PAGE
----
Without strategic intelligence, the state will have no pre-warning of the approaching threats—or their intentions—that will attack it on numerous fronts. Nor will it understand—or be likely to withstand—foreign-backed and sponsored regime change actions through violent and non-violent means. These attacks all have only one aim: the installation, by any and all means possible, of a government that will be sympathetic to the regime change sponsors and that will surrender its resources as a token of thanks.

Countries such as Libya, Egypt, Tunisia, Nigeria, Central African Republic, S Sudan, DRC, Ivory Coast, Burkina Faso, Cameroon, and Mali to name a few have all found themselves under sustained attack without having had any home-grown intelligence pre-warning. Despite several of the aforementioned countries being cautioned prior to the attacks, they chose instead to be blind and discard the dangers in the misguided belief that they may not be targeted or that the intelligence was wrong. In some instances, they were advised by ‘allies’ that the intelligence was false. Several other countries are also on the target list but are not currently viewed as priorities—yet. However, in every case, the developing intentions were and are—if anyone was or is willing to look—as clear as daylight, yet they were and are seemingly unable to connect the dots.

Coffins of UN peacekeepers killed during a jihadist attack against their camp at Kidal, Mali, January, 2016 (AP)

Reliance on the media, ill-intentioned ‘allies’, misinformed advisors, and public perceptions does not constitute intelligence at any dimension or level. The misguided belief that these sources will provide accurate and objective intelligence is a myth governments should dispel with absolute haste as these sources are usually coloured with disinformation. Instead, they must develop their own sources of intelligence and take responsibility for their own intelligence collection efforts and their intelligence failures.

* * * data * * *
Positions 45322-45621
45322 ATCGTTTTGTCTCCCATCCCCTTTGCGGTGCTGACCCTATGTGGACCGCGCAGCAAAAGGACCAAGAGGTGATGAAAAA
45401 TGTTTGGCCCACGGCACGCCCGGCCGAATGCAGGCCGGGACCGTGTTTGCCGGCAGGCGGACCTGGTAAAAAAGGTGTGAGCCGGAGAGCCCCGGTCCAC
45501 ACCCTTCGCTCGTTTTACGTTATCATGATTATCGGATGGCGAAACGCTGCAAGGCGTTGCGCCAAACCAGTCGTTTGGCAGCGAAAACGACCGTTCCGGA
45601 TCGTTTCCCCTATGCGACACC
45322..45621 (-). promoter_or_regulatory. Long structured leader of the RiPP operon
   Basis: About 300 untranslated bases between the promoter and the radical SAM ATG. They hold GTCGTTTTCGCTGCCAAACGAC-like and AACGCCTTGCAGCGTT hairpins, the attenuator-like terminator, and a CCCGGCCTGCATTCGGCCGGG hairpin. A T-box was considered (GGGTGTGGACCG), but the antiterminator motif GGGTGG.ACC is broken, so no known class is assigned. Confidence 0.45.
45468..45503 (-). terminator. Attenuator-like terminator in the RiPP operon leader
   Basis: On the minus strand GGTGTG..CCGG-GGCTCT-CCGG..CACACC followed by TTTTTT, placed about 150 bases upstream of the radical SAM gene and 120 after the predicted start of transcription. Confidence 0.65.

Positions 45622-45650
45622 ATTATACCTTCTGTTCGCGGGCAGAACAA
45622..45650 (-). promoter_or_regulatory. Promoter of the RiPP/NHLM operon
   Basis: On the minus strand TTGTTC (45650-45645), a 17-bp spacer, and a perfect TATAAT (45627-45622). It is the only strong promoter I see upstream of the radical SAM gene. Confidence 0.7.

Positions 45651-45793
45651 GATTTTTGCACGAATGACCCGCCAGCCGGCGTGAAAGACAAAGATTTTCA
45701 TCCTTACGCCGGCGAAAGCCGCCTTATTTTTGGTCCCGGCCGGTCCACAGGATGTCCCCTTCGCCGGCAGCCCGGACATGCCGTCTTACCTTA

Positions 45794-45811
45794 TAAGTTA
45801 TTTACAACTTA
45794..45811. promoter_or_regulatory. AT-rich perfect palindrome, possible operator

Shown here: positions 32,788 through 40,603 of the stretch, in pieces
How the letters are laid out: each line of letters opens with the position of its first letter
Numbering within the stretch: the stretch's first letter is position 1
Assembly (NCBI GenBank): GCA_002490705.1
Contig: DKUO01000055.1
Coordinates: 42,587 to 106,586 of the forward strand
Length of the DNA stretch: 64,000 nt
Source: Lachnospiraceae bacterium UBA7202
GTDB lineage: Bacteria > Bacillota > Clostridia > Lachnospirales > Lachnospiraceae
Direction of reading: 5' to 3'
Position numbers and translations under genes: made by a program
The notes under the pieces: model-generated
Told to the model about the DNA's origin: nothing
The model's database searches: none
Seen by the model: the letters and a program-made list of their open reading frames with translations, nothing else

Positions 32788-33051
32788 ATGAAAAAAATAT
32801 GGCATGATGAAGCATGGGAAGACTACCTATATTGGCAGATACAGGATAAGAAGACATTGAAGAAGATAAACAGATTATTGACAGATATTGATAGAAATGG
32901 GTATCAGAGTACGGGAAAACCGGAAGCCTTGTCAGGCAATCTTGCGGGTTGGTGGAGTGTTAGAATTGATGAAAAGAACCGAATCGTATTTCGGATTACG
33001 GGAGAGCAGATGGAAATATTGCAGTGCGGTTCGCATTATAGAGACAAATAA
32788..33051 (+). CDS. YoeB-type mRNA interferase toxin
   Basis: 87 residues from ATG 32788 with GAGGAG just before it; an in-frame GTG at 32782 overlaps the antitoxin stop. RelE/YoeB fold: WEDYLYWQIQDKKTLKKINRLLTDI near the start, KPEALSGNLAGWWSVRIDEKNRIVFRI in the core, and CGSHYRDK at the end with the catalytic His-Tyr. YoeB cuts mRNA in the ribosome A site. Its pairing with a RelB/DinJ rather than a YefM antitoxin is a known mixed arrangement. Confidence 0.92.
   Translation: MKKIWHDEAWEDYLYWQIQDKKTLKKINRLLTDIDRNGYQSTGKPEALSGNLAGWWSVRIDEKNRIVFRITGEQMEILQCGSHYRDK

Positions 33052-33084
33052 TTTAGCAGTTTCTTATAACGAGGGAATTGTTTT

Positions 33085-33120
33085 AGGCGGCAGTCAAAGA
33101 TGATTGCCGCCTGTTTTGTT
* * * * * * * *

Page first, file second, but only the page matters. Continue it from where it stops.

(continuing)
Just because the intelligence does not match their ethnic, financial, racial, religious, or xenophobic narrative, it does not mean that it is wrong or false or even non-existent.

Unless African governments realise the true value of strategic intelligence and critical role it plays in guiding and shaping their national and security strategies and defending their national and vital interests, they will continue to lead themselves—and their people—down the path of self-destruction.

Eeben Barlow, for Lima Charlie News

Eeben Barlow saw active service in conventional, clandestine and covert units of the South African Defence Force, where he served as Lieutenant-Colonel. He was founder of the Private Military Company (PMC) Executive Outcomes in 1989 and was its chairman until 1997 where he trained SADF Special Forces in covert operations. Until its closure in 1998, EO operated primarily in Africa helping African governments that had been abandoned by the West and were facing threats from insurgencies, terrorism and organised crime. EO also operated in South America and the Far East. Barlow was appointed Chairman of STTEP International in 2009, which was hired by the Nigerian government in 2015 to provide military training for the offensive against Boko Haram, and he also lectures at military colleges and universities in Africa on defence, intelligence and security issues. Prior to the STTEP International appointment, he served as an independent politico-military advisor to several African governments.